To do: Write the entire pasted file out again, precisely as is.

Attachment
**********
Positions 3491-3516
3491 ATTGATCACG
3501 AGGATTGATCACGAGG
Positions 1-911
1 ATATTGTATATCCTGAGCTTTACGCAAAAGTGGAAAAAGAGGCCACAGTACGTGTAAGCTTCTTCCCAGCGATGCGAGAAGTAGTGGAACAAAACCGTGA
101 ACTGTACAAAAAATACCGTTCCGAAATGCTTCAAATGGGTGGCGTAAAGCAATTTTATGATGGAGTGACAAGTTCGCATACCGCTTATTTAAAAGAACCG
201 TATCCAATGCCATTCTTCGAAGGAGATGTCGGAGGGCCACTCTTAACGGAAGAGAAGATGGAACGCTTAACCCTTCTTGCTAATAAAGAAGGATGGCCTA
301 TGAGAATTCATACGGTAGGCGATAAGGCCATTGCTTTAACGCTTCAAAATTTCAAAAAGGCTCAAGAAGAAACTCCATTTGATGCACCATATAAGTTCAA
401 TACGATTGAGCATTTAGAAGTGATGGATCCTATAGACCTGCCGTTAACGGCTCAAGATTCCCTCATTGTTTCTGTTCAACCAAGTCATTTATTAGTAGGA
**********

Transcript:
Positions 3491-3516
3491 ATTGATCACG
3501 AGGATTGATCACGAGG
Positions 1-911
1 ATATTGTATATCCTGAGCTTTACGCAAAAGTGGAAAAAGAGGCCACAGTACGTGTAAGCTTCTTCCCAGCGATGCGAGAAGTAGTGGAACAAAACCGTGA
101 ACTGTACAAAAAATACCGTTCCGAAATGCTTCAAATGGGTGGCGTAAAGCAATTTTATGATGGAGTGACAAGTTCGCATACCGCTTATTTAAAAGAACCG
201 TATCCAATGCCATTCTTCGAAGGAGATGTCGGAGGGCCACTCTTAACGGAAGAGAAGATGGAACGCTTAACCCTTCTTGCTAATAAAGAAGGATGGCCTA
301 TGAGAATTCATACGGTAGGCGATAAGGCCATTGCTTTAACGCTTCAAAATTTCAAAAAGGCTCAAGAAGAAACTCCATTTGATGCACCATATAAGTTCAA
401 TACGATTGAGCATTTAGAAGTGATGGATCCTATAGACCTGCCGTTAACGGCTCAAGATTCCCTCATTGTTTCTGTTCAACCAAGTCATTTATTAGTAGGA